Methods of development

Items for the DOCS were initially written by Jonathan Abramowitz and Brett Deacon and sent to a larger group of experts on OCD and scale development, as well as patients with OCD for feedback regarding the clarity, reading level, and relevance of the items. Following the incorporation of their input, the final product was a self-report instrument consisting of 20 items; five items for each of the four symptom dimensions as described above: (a) contamination, (b) responsibility for harm, injury, or bad luck, (c) unacceptable obsessional thoughts, and (d) symmetry, completeness, and exactness. Hoarding was excluded for the reasons mentioned above.

Within each symptom dimension, five items assess the following parameters of severity over the past month: (a) time occupied by obsessions and compulsions, (b) avoidance behavior, (c) associated distress, (d) functional interference, and (e) difficulty disregarding the obsessions and refraining from the compulsions. Each item is rated on a scale ranging from 0 (no symptom) to 4 (extreme symptoms).

To accommodate the heterogeneity of OCD symptoms, the instructions for each set of five dimension-specific items include a brief description and several broad examples of the types of obsessions and compulsions observed in that dimension. The examples cover the range of symptoms observed within each dimension. Thus, the DOCS assesses the severity of the patient’s own symptoms, rather than pre-defined symptoms as in most self-report OCD scales.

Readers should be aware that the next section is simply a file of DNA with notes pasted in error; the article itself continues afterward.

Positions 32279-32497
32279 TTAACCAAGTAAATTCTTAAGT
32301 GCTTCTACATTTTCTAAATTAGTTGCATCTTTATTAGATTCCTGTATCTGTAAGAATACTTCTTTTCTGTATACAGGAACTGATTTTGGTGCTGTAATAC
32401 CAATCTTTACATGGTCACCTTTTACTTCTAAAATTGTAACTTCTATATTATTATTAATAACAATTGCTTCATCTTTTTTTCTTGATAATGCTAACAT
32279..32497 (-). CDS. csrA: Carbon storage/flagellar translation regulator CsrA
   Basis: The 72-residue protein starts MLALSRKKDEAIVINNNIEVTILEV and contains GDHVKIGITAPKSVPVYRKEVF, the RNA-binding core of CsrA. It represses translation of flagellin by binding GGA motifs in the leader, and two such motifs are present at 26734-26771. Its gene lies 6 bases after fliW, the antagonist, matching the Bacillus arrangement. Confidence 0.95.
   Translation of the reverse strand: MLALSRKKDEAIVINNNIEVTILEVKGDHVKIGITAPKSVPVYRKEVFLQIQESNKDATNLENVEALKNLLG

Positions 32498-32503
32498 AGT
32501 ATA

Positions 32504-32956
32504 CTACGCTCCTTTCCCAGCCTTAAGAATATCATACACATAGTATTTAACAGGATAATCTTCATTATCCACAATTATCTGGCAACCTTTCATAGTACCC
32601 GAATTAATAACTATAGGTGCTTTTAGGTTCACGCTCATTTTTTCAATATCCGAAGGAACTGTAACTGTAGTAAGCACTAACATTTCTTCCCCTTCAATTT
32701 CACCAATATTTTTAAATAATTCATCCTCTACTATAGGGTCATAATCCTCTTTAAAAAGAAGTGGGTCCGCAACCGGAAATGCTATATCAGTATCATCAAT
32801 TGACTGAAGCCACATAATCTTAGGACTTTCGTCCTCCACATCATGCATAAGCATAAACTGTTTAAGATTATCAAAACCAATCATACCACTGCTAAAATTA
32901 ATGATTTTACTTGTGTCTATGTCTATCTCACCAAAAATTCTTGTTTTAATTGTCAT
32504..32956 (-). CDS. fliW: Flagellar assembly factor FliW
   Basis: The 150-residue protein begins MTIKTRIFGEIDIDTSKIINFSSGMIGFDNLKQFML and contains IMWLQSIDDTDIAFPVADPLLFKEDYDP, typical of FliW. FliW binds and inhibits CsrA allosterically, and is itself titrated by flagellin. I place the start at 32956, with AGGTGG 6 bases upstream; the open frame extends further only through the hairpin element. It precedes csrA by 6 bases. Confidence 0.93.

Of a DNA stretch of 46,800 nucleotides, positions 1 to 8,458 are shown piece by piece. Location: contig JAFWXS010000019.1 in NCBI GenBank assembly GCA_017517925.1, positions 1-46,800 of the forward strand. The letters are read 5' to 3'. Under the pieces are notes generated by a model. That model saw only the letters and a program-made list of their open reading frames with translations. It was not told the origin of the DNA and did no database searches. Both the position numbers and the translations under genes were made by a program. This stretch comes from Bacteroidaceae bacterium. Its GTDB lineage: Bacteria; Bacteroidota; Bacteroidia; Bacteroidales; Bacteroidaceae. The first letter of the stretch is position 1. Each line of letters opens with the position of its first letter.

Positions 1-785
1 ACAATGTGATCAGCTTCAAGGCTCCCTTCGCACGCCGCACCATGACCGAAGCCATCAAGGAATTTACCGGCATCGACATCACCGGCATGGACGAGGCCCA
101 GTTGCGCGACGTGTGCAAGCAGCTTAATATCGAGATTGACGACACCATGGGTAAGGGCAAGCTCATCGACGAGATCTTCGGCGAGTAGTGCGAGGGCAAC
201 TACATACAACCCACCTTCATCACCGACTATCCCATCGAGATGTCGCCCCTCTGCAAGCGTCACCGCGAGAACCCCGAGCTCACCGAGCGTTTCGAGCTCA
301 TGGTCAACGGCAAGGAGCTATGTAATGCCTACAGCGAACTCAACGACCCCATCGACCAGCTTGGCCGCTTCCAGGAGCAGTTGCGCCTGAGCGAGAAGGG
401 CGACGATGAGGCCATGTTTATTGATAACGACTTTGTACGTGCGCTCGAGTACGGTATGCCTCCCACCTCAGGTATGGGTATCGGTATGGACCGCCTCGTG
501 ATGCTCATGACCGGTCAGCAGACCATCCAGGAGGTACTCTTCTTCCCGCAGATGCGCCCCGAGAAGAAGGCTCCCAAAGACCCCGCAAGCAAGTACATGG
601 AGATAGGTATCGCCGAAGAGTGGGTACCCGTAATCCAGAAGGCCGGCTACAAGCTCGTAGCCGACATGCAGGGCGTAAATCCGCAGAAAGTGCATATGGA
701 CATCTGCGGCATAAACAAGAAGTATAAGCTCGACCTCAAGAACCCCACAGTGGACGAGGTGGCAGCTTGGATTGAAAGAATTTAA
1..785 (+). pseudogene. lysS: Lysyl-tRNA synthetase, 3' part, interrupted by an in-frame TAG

Finally, the DOCS items are worded based on the research-supported idea that obsessions and compulsions are actually universal experiences, occurring in clinical and nonclinical individuals on a continuum of severity. This allows the DOCS to be viable in both clinical and nonclinical populations.

An analysis of the reading level of the DOCS revealed that the DOCS is easily understandable for people aged 13–15 years and above or who read at about a 9th-grade level.